Telephone and Telaphib
THE CONTRIBUTORS’ CLUB
OF all modern weapons of offense, the telephone is the most unfair, because, in the conflict that follows the call to action (‘Hello! Is this Suburban 4428?’) the party attacked has no adequate weapon of defense.’ The receiver transmits into the porches of the ear poisoned gas in the form, let us say, of an invitation to dine and play bridge — a poison more deadly than juice of cursed hebenon, because we have no antidote at hand to pour into the mouthpiece at our end. The only possible retaliation is the sharp swift stroke of a deadly lie. That such a lie is justified, I have — in my saner moments — no doubt; but the moment when I am called to the telephone never is a sane moment. I falter, I try to prevaricate, I decide to mix truth and falsehood — and I am lost.
As an aid to the retort courteous and untruthful, Cynthia has pinned on the wall, beside the telephone list, a ‘Telaphib List.’ of alibis and excuses; and in moments of great stress we both draw from some of the following suggestions: —
Aunt Sally coming on a visit.
Nephew just telephoned to ask if he can spend that night here — bringing a friend. (This last in case we are told to bring nephew along.)
Algernon’s class dinner.
Two people coming to play bridge that evening.
Old cousin of Algernon’s has died suddenly, and we think for a week it. would be more respectful to accept no invitations.
And then follows; —
For Special Emergencies Only
Aunt Sally seriously ill. May be summoned to her bedside any minute, so am not making any engagements ahead.
Algernon has been having queer dizzy spells. Doctor forbids — etc., etc.
Am threatened with nervous breakdown [from too much telephoning!]. Complete rest is ordered.
Both of us have been exposed to a kind of middle-aged mumps that is very contagious. Not right to others for us to go about.
I trust it will be understood that any criticisms in which telephobia leads me to indulge are not aimed at the legitimate use of this necessary evil, but only at those social holdups to which even the most obscure dwellers in the remote suburbs of ‘Society’ are liable.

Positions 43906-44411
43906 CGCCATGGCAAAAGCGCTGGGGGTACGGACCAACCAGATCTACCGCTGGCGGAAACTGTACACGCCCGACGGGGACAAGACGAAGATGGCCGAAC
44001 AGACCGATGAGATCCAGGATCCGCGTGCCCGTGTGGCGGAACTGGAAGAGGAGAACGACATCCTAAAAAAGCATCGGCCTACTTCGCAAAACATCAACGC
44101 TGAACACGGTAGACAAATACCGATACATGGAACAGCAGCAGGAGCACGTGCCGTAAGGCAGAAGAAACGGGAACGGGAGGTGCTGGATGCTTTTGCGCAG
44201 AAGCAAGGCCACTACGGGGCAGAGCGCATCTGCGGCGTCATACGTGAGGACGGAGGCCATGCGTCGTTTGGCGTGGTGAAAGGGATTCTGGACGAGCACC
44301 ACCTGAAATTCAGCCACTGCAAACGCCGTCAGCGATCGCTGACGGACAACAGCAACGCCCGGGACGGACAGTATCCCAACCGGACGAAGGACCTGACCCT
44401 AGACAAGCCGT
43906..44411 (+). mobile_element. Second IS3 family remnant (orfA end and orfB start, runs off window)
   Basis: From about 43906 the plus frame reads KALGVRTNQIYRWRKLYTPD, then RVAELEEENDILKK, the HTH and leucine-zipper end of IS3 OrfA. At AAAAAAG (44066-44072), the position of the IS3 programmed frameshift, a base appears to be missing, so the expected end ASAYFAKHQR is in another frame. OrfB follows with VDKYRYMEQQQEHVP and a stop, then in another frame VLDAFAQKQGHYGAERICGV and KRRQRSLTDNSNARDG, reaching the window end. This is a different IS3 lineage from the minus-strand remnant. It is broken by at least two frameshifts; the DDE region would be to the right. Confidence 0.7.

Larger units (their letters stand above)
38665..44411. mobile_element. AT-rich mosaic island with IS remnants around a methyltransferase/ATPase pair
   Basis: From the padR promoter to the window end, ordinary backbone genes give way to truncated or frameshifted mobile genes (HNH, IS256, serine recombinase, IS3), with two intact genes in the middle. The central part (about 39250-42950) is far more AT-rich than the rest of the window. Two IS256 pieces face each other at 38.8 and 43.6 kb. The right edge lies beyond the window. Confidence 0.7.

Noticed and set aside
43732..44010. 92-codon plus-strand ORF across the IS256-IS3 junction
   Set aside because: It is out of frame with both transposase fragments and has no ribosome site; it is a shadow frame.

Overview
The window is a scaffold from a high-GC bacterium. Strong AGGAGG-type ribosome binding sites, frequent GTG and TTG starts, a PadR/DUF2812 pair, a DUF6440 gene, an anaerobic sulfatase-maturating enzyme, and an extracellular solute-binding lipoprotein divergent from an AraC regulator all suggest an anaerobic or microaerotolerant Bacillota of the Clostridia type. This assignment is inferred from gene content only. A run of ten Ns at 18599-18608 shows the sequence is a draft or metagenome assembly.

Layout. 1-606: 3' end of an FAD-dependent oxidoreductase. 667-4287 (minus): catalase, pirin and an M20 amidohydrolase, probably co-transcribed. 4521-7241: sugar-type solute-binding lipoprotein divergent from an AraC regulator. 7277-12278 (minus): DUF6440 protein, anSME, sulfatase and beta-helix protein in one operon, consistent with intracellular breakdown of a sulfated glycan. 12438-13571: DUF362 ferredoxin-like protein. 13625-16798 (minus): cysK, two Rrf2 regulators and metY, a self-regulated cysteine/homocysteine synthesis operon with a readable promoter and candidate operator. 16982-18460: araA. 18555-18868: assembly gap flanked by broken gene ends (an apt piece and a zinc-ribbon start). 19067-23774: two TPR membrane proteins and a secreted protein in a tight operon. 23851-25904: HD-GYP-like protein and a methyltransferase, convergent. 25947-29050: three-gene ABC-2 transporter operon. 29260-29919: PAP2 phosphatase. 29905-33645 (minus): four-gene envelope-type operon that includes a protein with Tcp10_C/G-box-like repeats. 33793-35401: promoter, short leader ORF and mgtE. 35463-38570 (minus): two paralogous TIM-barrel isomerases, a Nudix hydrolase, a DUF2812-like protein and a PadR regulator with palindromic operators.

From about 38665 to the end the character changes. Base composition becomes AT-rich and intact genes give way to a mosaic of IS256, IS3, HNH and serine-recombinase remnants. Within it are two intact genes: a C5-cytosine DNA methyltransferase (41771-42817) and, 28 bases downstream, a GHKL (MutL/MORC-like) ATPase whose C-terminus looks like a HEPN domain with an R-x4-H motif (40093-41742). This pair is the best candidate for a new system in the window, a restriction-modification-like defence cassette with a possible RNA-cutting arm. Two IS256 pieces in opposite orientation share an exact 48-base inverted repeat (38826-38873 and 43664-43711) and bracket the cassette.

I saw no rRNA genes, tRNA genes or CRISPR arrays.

As Cynthia and I sit by our cozy fireside, our home life is almost wrecked by the undesired presence of this invisible third. The Eternal Triangle in our case consists of ourselves and this wandering voice, which, although proceeding from different throats, always beats on our eardrums with the same metallic vibrations. The voice invariably selects either the sacred hour of dinner for its rude intrusions, or the digestive period immediately following the repast, when easy-chairs and congenial chat lend to conjugal companionship something of the glamour of romance.
Glowing with a sense of domestic felicity, we decide that for a week we shall not allow any outside engagement to disturb the pleasant routine of our evenings at home. Then the telephone rings. We both groan. My wife says, ‘You go. I ’ll go next time.’
After a tense interval, I hear my strained voice saying to the absent inquisitor, ‘Oh, that sounds perfectly delightful! I am very sure that I have nothing for that night; but perhaps I had better ask Cynthia — she keeps an engagement-book, and —and—will you just hold the line a moment?’
My wife’s face at this moment is a study. Under her solemn fillet. I see the scorn. She merely says, ‘Go on! You ’ve done it now. I ’m not going to get you out. of it. You ’ve told them you have no engagement, so, of course, if you haven’t, I haven’t! You are the worst liar I ever knew!’ (Which I realize is not the compliment it sounds.)
Again I hear my mechanical accents saying, ‘Cynthia tells me she has no engagement. We shall be delighted to come.’ Then I hang up the receiver and stagger back to my avenging angel, ashamed of my own cowardice, and in no condition for the marital skirmish that is bound to follow this ignominious surrender to the unseen enemy.
‘ If you would only let me do it!' says Lady Macbeth. ’When you refuse an invitation, you must act definitely and convincingly. ’T were well’t were done quickly when you are doing long-distance lying. You never kill with a good clean lie; you just wound with a wretched little trumped-up excuse that only lacerates. You use a dagger as if it were a teaspoon, and you were dipping it into ice cream. Really, Algernon, if you are too moral to — ’